I did not enjoy the baby years and 'failed' at so many parts of it (if you call not obsessively cooking and mashing up vegies 'failure'), but I loved the cute toddler phase and didn't mind the music classes, soft play sessions and library visits. Perhaps you will love the primary school lunchbox making phase or the tween-age soccer support act phase? It is so personal and specific to you and your kids, so try to enjoy the bits you can along the way and know that the tough parts are usually just phases to get through. 


Get help where you can and be kind to yourself when you are doing your best – parenting is definitely a marathon and not a sprint.

Listen to Mamamia's parenting podcast This Glorious Mess. Post continues below.  

4. You can't always please kids and actually that's not your job.

Sometimes you have to say 'no' or make tough decisions as a parent.

When they are babies, that might look like putting them in the car seat when they don't want to get out of the pram because you have a doctor's appointment, or weaning them off your boob as you have to go back to work. As they grow up, that might mean saying no to having chocolate biscuits for lunch or watching another episode of Cocomelon. Then you might have to navigate social media and friendship dilemmas by setting boundaries and offering advice they might not always want to hear. 

Sometimes they will cry when they are little and they can't tell you why – and it's overwhelming. 

Sometimes they will cry when they are older and even if they can tell you why they are sad, they might not want to and it's heartbreaking. We all want our kids to be happy but their problems don't always have simple solutions and you are not a circus clown; rather, you are their parent and sometimes you just need to listen, and provide a back rub and a high-calorie snack.


5. Ignore the labels but find your people.

Mummy tribes and styles such as the helicopter, tiger or attachment parent have been around for years, but TikTok has co-opted the mum tribes for a new generation and I'm just not sure it is all that helpful.

If you find watching 'crunchy' or 'silky' mum TikToks helps you feel seen in your own parenting decision making, then that's great. 


If, however, trying to align to a style makes you feel inadequate, guilty or sad, then exit the app immediately. 

We all know that what we see online isn't always the full story of what happens in real life. So focus on finding yourself a mum support network in real life over TikTok if possible. 

In those early years, I tried to catch up with the women and mums who didn't judge me for shop-bought custard pouches but supported me, laughed and cried with me, even if we didn't always agree.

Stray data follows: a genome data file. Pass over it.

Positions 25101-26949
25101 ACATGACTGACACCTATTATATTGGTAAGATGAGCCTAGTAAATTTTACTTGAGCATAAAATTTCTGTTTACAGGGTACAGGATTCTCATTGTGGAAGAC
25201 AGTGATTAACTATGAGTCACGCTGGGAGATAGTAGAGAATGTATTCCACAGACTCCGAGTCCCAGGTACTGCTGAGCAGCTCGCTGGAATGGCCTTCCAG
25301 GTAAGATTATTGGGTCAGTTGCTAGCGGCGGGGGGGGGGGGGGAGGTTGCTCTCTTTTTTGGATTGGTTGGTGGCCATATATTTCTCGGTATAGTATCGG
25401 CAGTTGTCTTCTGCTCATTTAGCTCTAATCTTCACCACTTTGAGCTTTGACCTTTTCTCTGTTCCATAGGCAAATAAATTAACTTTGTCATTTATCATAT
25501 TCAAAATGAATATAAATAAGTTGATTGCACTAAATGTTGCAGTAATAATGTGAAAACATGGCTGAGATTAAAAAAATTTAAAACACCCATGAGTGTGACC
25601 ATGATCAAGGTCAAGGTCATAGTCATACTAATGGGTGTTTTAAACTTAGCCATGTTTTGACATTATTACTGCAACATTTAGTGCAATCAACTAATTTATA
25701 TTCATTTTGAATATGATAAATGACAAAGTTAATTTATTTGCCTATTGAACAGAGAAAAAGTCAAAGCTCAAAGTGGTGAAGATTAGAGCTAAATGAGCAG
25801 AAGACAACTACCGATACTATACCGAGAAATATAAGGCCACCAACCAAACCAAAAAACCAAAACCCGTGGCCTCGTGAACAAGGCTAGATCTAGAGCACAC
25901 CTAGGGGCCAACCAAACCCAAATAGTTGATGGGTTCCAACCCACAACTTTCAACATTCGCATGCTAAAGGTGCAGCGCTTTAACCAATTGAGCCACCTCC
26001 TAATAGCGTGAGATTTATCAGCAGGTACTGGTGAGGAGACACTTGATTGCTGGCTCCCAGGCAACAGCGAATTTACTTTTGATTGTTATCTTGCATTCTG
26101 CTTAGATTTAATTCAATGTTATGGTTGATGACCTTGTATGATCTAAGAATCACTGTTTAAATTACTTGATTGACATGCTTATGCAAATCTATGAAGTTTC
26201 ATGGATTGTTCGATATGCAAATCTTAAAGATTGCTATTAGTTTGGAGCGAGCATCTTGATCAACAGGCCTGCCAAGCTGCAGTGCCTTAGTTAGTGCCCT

6. Your kids just want you to be happy so focus on that.

My boys love it when I'm in a good mood and we can relax, chat or just be silly together. It's always been this way, but it has taken a few years out of the trenches to really understand it.

Sometimes I have to set the boundaries and put them to bed when they say they don't want to go, or feed them vegies when they might prefer chips. But do they notice if I am not always the 'best mum' on paper? Even if won an actual award for excellent textbook mothering I doubt they would care, unless there was a cash prize or free Xbox that went with it. 

So rather than focussing on getting all the little things right, I think it is better to focus on doing what makes you happy that means you will be a happier, more present parent.

If that means not batch cooking a bunch of organic toddler-friendly meals when you are too tired to function, then let it go. Buy the organic sugar-free, salt-reduced baby food if that helps. 


7. Make sure your partner and wider network are doing as much as possible to support you.

We talk so much about mum tribes, 'crunchy moms', 'mommy wars' etc and yet – what about the dads?

Are they worrying about their parenting 'style' or stressing over the fact their two-year-old is not yet toilet trained? Or are they just showing up and doing their best? It took me a while to find my groove with motherhood and I wish I had asked more of my husband in the early years. I guess I didn't really know what to ask for but looking back now I can see how much I initially struggled with becoming a mother.

If you need help with new mum life, please ask. Start with your partner and if they are also overwhelmed or doing all they can for you and baby, then move to your wider community or go see your GP.

Motherhood is a big job and we can get caught up in the weeds of it all, especially in the early years when it feels like our every move is being watched and judged. 

It is okay not to get it 'right' when you are learning as you go, and it is okay to take shortcuts when you need to or simply seek help. 

Time and perspective as a parent are wonderful things, so if you are currently stuck in the trenches please take it from me as an older, experienced mum – hold on. It gets better and you are doing just fine!

Laura Jackel is Mamamia's Family Writer. For links to her articles and to see photos of her outfits and kids, follow her on Instagram and TikTok.

Feature Image: Supplied.

Love watching TV and movies? Take our survey now to go in the running to win a $100 gift voucher.